Pursuant to the provisions of section 214(b) of the United States Immigration and Nationality Act (INA) Consular Officers at every US Embassy or US Consulate abroad are required to make the presumption that the applicant for a non-immigrant visa is actually an intending immigrant unless the applicant can provide evidence to overcome this presumption. This triggers a “strong ties” vs. “weak ties” analysis in the mind of the interviewing Consular officer. During such an analysis, the Consular officer will weigh the ties that the applicant has to their home country and compare these with the applicant’s ties to the United States. If the offficer feels that the applicant has stronger ties to a country abroad than to the USA, then the visa will likely be granted.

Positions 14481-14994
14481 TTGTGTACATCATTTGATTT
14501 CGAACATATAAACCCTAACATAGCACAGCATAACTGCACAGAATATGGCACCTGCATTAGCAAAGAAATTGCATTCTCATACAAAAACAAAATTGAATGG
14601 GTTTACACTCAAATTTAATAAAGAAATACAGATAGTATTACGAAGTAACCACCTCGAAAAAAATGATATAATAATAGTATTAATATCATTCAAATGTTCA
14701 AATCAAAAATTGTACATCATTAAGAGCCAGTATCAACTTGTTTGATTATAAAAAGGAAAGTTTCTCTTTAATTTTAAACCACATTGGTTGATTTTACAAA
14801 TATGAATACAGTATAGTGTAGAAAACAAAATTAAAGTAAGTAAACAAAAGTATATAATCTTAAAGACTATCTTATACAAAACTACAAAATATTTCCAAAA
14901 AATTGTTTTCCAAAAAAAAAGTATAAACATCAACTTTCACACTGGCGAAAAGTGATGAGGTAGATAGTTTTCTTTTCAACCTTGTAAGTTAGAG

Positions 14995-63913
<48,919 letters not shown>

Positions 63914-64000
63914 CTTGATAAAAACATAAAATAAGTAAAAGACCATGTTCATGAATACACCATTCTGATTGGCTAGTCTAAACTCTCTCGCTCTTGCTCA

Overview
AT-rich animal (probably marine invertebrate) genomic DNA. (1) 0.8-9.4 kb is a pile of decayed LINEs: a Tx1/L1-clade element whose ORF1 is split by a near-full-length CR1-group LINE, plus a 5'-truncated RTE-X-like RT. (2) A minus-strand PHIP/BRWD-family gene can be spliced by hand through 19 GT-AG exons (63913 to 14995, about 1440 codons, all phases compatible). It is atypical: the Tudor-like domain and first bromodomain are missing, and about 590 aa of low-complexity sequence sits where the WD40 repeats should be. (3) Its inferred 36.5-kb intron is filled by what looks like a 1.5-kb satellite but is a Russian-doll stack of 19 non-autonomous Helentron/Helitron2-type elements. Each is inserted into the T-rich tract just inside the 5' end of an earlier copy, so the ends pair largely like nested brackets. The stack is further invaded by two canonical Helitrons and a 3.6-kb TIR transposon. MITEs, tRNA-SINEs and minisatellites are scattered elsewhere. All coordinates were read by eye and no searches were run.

In some cases, applicants for a United States visa are denied. This would seem to happen more frequently in non-immigrant visa cases than immigrant visa cases, but this can, at least partially, be attributed to the stringent analysis that all Consular Officers must make during the adjudication of certain non-immigrant visa applications. Should a visa be denied, then it may be possible to request reconsideration of that decision. That said, appealing visa denials, especially denials pursuant to section 214(b), is difficult, if not impossible, pursuant to the doctrine of Consular Non-Reviewability (sometimes referred to as Consular Absolutism). This doctrine states that, with exceptions in rare and highly extreme circumstances, a Consular Officer’s discretion regarding the issuance of a visa is virtually absolute.